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Ecumenical team challenges basic approach to development

12 February 2002

Ecumenical team challenges basic approach to development

An ecumenical team at the 28 January-8 February meeting of the preparatory committee for the World Summit on Sustainable Development called attention to the priority of sustainable communities.

In spotlighting the human dimension, team members built on a tradition of ecumenical thought about international affairs, including the declaration of the World Council of Churches' (WCC) Harare assembly that the dangers in current patterns of globalization should be countered with a focus on "just and sustainable communities”. This means economic advance that benefits and empowers all, not just an already-powerful minority.

Team members came from diverse regions and religious communities, including Hindu and Shinto, and brought individual interests in specific issues such as concern for handling water resources or curbing use of fossil fuels. But in their first experience observing summit preparation as a team, they found themselves in agreement on a basic approach.

Peter Pavlovic, a Slovakian Lutheran minister who works with the Commission for Churches in Society, an agency of the Conference of European Churches, said governments generally acknowledged that development must include the ecological and social aspects as well as the economic. But the ecumenical team was insisting that all three of those aspects had an essential ethical dimension. "This still is not generally recognized," Pavlovic said.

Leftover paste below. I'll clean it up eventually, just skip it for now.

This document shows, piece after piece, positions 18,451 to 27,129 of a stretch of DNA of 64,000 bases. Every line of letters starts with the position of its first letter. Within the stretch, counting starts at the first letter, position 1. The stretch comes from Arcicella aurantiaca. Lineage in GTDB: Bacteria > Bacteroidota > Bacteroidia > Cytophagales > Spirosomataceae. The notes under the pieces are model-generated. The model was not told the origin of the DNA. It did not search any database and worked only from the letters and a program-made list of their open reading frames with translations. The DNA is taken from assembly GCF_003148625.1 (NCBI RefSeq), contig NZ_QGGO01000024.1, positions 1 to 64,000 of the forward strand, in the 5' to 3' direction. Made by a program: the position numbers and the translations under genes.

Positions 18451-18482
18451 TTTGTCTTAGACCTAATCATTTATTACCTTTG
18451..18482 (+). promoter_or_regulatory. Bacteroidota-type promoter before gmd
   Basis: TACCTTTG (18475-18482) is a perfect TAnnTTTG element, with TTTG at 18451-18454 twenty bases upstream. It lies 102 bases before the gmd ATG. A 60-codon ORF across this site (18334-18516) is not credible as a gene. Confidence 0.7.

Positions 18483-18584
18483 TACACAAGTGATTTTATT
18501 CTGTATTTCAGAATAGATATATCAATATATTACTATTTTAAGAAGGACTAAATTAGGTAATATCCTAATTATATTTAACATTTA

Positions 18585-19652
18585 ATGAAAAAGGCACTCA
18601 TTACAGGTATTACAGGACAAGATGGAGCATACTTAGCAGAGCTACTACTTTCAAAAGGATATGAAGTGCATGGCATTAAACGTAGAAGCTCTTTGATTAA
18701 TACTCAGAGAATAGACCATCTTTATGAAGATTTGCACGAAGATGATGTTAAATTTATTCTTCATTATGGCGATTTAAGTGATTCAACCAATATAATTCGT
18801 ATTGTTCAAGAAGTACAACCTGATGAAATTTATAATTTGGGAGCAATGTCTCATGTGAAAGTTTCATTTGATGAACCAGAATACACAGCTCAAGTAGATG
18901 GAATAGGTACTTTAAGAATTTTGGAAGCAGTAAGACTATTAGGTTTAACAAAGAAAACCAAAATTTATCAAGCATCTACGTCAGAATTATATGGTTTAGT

Preparing for the World Summit

The United Nations (UN) Commission on Sustainable Development, a body established in 1993 to follow up on the Rio Conference on Environment and Development the previous year, is serving as the preparatory committee for the summit sometimes called Rio +10, to be held 26 August-4 September in Johannesburg, South Africa.

This conference not only follows up on the Rio meeting, the Earth Summit that produced Agenda 21 for sustainable development in the 21st century, but continues the tradition going back to the 1972 environmental conference in Stockholm. Although the word "environment" is not in the theme of the Johannesburg summit, the term "sustainable" is understood to include environmental concerns.

The first, mainly organizational meeting of the preparatory committee (prepcom) was held in spring 2001. The second prepcom began a discussion of issues and on the last day accepted by consensus a summary document by chairman Emil Salim of Indonesia that will serve as a draft for future negotiation. More serious debate is expected at prepcom 3, to be held in New York, 25 March-4 April, and the fourth and final prepcom, 27 May-7 June, in Jakarta, Indonesia.

Sustainable environment requires a just society

Preparing "talking points" for use at these future meetings, team members called for "a healthy planetary ecosystem", but said "environmental sustainability without social justice" meant nothing.